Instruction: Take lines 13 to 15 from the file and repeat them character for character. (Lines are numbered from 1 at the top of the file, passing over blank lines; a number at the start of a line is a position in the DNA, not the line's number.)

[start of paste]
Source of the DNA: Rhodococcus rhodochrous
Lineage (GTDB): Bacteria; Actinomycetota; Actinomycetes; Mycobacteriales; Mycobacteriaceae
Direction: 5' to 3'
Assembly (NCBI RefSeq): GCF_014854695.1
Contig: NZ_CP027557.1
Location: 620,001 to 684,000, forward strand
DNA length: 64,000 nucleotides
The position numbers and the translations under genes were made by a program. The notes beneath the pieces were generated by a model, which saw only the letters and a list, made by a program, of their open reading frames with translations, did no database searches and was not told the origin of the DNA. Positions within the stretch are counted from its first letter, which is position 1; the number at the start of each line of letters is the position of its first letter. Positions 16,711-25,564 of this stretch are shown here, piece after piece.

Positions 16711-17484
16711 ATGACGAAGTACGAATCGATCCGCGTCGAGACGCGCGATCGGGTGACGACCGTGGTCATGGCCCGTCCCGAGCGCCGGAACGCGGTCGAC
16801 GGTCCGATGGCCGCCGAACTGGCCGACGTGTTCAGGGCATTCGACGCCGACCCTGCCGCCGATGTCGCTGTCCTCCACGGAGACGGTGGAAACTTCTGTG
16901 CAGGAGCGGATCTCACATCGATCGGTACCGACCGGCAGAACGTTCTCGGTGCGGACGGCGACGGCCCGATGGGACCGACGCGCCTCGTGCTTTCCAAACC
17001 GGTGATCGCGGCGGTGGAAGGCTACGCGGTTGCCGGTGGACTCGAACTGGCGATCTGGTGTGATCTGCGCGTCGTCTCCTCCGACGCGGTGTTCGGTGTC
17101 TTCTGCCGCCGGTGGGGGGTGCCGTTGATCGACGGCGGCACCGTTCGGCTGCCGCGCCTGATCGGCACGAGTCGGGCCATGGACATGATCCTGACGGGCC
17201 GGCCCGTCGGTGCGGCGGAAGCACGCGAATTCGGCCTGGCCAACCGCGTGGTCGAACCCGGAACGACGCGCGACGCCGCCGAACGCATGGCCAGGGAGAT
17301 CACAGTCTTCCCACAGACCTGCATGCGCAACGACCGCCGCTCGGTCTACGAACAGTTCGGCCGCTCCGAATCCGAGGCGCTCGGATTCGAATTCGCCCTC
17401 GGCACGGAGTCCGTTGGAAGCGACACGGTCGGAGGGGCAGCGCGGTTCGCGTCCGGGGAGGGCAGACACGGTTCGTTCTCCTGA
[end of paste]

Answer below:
17001 GGTGATCGCGGCGGTGGAAGGCTACGCGGTTGCCGGTGGACTCGAACTGGCGATCTGGTGTGATCTGCGCGTCGTCTCCTCCGACGCGGTGTTCGGTGTC
17101 TTCTGCCGCCGGTGGGGGGTGCCGTTGATCGACGGCGGCACCGTTCGGCTGCCGCGCCTGATCGGCACGAGTCGGGCCATGGACATGATCCTGACGGGCC
17201 GGCCCGTCGGTGCGGCGGAAGCACGCGAATTCGGCCTGGCCAACCGCGTGGTCGAACCCGGAACGACGCGCGACGCCGCCGAACGCATGGCCAGGGAGAT